• Initial pixel candidates are selected based on the amplitude stability of individual pixels, using a higher amplitude dispersion threshold value (0.4).
  • Preliminary elimination of pixel candidates is then carried out based on the phase stability of the pixels. High coherence PS candidates are chosen by iteration using the coherence-like coefficient method [20].
  • A standard deviation (STD) threshold for the phase is set for PS candidates to exclude pseudo PS points; in the case of Pudong International Airport, points with phase STDs larger than the indicated threshold value (>0.7) were considered as unstable points and rejected.

3.3. Phase Analysis and Deformation Calculation

After PS point recognition, the observed phase of i -th PS point in the interferogram j can be written as follows [17,20]:
ϕ i f s i , j = W { ϕ d e f i , j + ϕ top i , j + ϕ a t m i , j + ϕ o r b i t i , j + ϕ n o i s e i , j }
where W stands for wrapping operator; ϕ d e f is the phase change caused by displacement of the pixel in the satellite line of sight (LOS) direction, ϕ t o p represents the residual topographic phase error due to inaccuracy of the reference SRTM, ϕ a t m accounts for the phase contributed by the difference in atmospheric retardation between interfered image pair, ϕ o r b i t corresponds to the residual phase due to orbit inaccuracies. The noise term ϕ n o i s e is small enough for a PS point and does not significantly obscure the signal.
The purpose of this study is to achieve an accurate estimation of ϕ d e f . Thus, the other four terms on the right-hand side of Equation (1) must be estimated and subtracted from the interferometric phase ϕ i f s . Since, the value of ϕ i f s in Equation (1) is a wrapped phase ranging from − π to π , a 3-D time-space unwrapping algorithm is adopted to estimate the integer ambiguities of the wrapped phase and finally restore the absolute phase difference of each neighboring PS point [39]. Once the reliable unwrapped phase is available, a least square method is employed to remove the residual topography phase ϕ t o p , but the remaining phases still contain other disturbances. To achieve better accuracy in estimation of ground deformation, a high-pass temporal filter and a low-pass spatial filter were applied to remove the atmosphere ϕ a t m and orbit errors ϕ o r b i t from the remaining phases, based on the time-space characteristics of these two disturbance terms [20]. We then used the final phase results to calculate the LOS displacement and converted it to the vertical direction to determine the time series deformation. Assuming that the deformation of each point target is d = [ d 1 ,   d 2 , d n ] and the corresponding time baseline is T = [ T 1 ,   T 2 , T n ] , then a weighted least square is used to calculate the deformation rate, provided that the mean square error of the interferometric phase serves as the deformation weight.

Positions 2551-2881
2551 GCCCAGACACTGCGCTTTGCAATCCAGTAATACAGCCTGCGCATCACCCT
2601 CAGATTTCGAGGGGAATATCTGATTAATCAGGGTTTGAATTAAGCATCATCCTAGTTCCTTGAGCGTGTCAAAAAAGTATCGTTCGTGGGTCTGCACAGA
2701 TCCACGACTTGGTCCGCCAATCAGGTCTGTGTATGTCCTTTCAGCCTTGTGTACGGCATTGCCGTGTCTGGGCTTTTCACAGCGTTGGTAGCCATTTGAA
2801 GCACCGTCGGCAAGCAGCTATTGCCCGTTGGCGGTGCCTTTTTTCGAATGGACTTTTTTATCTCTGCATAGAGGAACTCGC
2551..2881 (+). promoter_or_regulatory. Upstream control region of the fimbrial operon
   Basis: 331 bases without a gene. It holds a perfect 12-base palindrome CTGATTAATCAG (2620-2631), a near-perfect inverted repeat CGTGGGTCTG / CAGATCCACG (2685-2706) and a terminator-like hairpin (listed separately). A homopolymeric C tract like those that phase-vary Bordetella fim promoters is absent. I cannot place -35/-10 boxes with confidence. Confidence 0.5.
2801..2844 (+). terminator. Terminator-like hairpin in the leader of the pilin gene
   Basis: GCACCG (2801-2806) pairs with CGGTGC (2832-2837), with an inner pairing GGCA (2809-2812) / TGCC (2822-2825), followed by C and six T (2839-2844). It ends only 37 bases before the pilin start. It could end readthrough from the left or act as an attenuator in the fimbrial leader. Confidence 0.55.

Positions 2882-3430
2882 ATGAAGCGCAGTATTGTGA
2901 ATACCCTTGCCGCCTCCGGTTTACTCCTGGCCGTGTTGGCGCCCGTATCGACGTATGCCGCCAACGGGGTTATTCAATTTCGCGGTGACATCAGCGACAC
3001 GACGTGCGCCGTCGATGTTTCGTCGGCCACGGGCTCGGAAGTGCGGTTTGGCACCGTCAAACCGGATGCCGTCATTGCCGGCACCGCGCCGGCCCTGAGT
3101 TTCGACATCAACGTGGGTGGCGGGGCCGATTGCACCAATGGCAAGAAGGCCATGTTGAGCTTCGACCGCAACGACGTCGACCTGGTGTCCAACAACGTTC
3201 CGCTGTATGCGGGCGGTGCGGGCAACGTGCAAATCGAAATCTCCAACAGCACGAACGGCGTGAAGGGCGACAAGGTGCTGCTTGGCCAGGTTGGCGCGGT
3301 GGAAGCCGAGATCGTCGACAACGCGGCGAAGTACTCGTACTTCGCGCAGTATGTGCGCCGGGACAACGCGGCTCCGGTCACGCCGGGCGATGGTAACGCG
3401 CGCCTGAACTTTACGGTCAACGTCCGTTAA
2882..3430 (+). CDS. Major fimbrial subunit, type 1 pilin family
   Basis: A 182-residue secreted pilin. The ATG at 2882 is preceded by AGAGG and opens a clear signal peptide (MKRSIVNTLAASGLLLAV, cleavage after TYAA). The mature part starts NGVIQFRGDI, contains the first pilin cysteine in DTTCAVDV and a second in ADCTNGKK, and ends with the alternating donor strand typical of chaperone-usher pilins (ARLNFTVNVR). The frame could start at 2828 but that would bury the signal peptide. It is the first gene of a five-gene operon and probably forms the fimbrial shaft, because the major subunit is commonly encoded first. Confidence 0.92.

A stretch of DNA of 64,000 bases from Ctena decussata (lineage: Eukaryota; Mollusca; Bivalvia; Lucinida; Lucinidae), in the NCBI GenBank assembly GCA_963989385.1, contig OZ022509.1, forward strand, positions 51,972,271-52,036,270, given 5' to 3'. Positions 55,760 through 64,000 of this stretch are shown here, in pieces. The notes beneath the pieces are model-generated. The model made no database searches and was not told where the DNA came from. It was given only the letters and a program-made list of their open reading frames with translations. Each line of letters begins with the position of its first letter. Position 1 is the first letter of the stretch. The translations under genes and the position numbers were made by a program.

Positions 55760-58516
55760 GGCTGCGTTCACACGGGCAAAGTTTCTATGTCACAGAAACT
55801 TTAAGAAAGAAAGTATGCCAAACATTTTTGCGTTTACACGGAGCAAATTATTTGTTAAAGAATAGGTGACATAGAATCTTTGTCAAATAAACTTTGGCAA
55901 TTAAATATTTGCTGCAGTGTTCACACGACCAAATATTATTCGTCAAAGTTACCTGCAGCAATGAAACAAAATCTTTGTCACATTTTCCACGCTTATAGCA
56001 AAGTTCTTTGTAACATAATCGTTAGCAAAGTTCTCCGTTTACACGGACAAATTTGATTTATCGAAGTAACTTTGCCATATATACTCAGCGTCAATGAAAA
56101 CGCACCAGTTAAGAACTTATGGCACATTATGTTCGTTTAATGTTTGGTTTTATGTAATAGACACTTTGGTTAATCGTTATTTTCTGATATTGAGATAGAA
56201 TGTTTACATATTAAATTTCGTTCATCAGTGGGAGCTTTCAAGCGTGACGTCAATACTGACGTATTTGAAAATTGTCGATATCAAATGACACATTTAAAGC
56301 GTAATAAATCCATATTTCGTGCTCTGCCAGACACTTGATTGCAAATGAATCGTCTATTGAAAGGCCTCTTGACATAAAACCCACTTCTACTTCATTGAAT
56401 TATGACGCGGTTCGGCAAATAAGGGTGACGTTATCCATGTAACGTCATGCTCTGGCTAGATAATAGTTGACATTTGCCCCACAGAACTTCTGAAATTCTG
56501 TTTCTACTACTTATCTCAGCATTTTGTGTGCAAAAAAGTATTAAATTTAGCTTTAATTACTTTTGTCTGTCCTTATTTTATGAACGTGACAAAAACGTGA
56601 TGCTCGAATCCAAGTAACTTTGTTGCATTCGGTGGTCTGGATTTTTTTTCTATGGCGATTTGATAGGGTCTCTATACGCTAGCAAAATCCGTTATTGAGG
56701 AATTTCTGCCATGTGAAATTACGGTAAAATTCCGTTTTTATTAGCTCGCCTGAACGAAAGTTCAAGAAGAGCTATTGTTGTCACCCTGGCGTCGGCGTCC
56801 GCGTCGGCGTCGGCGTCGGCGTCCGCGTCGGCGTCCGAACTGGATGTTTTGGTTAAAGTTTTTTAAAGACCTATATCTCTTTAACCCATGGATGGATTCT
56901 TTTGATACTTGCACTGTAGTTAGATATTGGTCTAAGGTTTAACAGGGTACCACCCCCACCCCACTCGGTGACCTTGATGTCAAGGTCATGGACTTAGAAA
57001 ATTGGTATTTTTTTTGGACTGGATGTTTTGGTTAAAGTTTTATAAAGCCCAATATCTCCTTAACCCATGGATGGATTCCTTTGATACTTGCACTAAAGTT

v = ( T T P T ) 1 T T P d